Meuers Law Firm
Weekly Trouble Report
May 1, 2013
The PACA Law Perspective

SDeFalco #259 3-Qtr Cropped



Final Installment of the

Tomato Suspension Agreement Articles


                                                                                by Steven M. De Falco


This week, we conclude our series on the Tomato Suspension Agreement. Thus far, we have provided an overview of the Agreement, focused on the basic terminology used in the Agreement, and highlighted the requirements of handling Mexican grown tomatoes. Last week, Katy Esquivel provided a checklist detailing the procedure for determining if the tomatoes are considered defective under the Agreement and whether the receiver is entitled to a price adjustment or may reject the tomatoes. For the last installment in this series, we examine sales of Mexican grown tomatoes to Canada and what activities are considered violations of the Agreement.


Sale of Tomatoes Covered Under the Agreement to Canadian Buyers


The Agreement covers two situations where Mexican grown tomatoes are sold to companies in Canada. The first situation is when the Mexican producers and exporters sell their tomatoes to a U.S. receiver who then re-sells the tomatoes to a Canadian buyer. Under this situation, the producer or exporter must require the U.S. receiver to maintain the following information and documentation in its files: 

  • The name of the Mexican producer or exporter and its identification number;
  • Shipping Manifest (i.e., bill of lading);
  • An invoice identifying sale date, brand, tomato type, quantity (boxes), and value; and
  • Entry documentation from Canadian Customs (i.e., Landing Form such as Form B3 or the Canada Customs Coding Form).
The Mexican producer or exporter and the U.S. receiver face two consequences if either fails to properly document sales to a Canadian buyer. First, both may be found to have violated the Agreement. Second, the transaction will be considered a U.S. sale, which will assumingly impose requirements and procedures upon a Mexican producer or exporter and the U.S. receiver to follow. These requirements and procedures were discussed in previous articles.


The second situation covers tomatoes shipped into Canada but later resold into the United States. The crucial aspect with these transactions is ensuring that the Mexican producer or exporter notifies the Canadian buyer that any resale of the tomatoes from Canada into the U.S. must be in accordance with the Agreement's terms. This notification can be made by the producer or exporter by 1) using the suggested form provided by the U.S. Department of Commerce, or 2) requiring the U.S. receiver to notify the Canadian buyer of the ramifications of its re-sale of the Mexican grown tomatoes into the U.S. Under the latter scenario, the U.S. receiver must maintain all documentation wherein it notifies the Canadian buyer that the resale of the tomatoes into the U.S. subjects that sale to the Agreement's terms.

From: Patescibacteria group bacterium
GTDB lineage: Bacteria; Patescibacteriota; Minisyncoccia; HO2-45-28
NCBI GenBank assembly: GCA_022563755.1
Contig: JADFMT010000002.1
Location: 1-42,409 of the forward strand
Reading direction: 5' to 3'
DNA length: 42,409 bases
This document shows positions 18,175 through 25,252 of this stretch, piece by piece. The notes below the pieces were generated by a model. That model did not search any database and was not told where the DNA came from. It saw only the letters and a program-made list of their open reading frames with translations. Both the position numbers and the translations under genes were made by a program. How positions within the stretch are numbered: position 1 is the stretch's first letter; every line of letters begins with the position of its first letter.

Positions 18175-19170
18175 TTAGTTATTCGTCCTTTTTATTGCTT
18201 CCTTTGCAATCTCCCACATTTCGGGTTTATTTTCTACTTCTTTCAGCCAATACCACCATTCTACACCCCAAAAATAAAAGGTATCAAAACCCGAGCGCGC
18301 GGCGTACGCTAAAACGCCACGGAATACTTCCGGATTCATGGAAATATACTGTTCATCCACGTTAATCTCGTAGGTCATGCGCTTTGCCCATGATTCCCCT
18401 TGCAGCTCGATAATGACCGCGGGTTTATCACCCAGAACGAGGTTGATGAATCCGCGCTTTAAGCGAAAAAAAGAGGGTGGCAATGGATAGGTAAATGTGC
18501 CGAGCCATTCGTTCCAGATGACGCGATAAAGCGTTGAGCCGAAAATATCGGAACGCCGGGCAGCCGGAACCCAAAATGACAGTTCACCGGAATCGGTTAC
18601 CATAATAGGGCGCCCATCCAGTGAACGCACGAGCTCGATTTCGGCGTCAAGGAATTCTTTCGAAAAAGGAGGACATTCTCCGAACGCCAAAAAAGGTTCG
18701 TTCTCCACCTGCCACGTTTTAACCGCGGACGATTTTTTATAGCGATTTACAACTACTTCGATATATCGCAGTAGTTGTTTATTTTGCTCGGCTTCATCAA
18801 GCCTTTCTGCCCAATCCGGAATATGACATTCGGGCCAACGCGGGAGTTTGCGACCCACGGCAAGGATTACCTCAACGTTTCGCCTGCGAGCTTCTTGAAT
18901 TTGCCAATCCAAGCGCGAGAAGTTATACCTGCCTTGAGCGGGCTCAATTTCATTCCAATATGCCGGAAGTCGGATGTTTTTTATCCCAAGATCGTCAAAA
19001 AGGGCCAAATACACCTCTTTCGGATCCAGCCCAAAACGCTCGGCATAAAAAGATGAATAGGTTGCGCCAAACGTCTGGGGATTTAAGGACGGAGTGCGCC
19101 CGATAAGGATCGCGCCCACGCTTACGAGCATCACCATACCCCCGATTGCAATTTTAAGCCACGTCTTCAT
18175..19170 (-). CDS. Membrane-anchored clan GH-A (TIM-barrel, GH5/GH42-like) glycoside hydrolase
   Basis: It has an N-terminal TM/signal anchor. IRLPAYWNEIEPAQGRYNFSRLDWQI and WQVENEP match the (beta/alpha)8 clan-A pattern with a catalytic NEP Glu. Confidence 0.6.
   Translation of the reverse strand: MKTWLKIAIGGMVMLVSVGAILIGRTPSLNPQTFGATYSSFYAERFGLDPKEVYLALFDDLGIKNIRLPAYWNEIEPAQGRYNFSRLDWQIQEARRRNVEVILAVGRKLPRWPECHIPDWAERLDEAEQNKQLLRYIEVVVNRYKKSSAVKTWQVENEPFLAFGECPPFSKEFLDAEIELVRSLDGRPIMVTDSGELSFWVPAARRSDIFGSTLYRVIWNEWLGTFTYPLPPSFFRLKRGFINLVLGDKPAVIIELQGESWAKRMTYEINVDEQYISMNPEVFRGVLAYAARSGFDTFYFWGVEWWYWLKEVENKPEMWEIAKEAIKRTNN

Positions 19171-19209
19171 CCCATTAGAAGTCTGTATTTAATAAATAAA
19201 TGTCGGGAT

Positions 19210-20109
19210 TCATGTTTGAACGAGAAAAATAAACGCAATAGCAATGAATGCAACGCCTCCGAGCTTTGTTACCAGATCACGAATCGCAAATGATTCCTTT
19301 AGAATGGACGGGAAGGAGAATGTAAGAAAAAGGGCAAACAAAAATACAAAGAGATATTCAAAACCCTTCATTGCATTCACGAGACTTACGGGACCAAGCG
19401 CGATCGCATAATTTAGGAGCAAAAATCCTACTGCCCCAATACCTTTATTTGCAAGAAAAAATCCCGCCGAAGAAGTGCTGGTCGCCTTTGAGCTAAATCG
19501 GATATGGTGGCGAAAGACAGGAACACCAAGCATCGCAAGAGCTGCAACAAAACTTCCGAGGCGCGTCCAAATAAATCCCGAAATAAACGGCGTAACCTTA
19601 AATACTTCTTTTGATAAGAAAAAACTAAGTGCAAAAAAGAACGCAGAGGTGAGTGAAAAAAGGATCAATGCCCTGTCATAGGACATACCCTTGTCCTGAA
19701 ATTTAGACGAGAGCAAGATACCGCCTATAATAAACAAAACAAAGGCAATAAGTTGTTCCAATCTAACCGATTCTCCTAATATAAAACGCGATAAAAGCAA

Violations of the Agreement


The Agreement has three pages worth of activities considered violations of the duties and requirements imposed upon a Mexican producer or exporter, a U.S. receiver, and other parties covered. The violations of most importance to our clients are: 

  • Aiding and abetting another party's violation of the Agreement;
  • If, after rebates, backbilling, or discounts for quality and other claims, the net price is below the reference price;
  • Actions that hide the real price of the tomatoes sold;
  • Making adjustments due to changes to condition after shipment without proper documentation;
  • Failure to comply with the procedures and requirements for selling tomatoes into Canada;
  • Selling tomatoes for processing in the U.S. inconsistent with the procedure set forth in the Agreement;
  • Mislabeling boxes;
  • Overfilling boxes beyond reasonable variations in weight; and
  • Other practices considered by the U.S. Department of Commerce in violation of the Agreement. 

Violating the Agreement exposes a U.S. receiver to civil penalties, suspension or revocations of its PACA license, and employment restrictions upon individuals considered responsibly connected with the receiver.


In conclusion, we hope this series has been informative in understanding the Tomato Suspension Agreement. If you have any questions concerning our series of articles or questions we have not addressed, please feel free to contact our office.  

  Meuers Logo - Signature Block 




The Meuers Legal Team




Lawrence H. Meuers


Katy Koestner Esquivel


Steven E. Nurenberg 


Steven M. De Falco

    5395 Park Central Court

    Naples, FL  34109-5395


    Telephone:  (239) 513-9191

    Facsimile:  (239) 513-9677 



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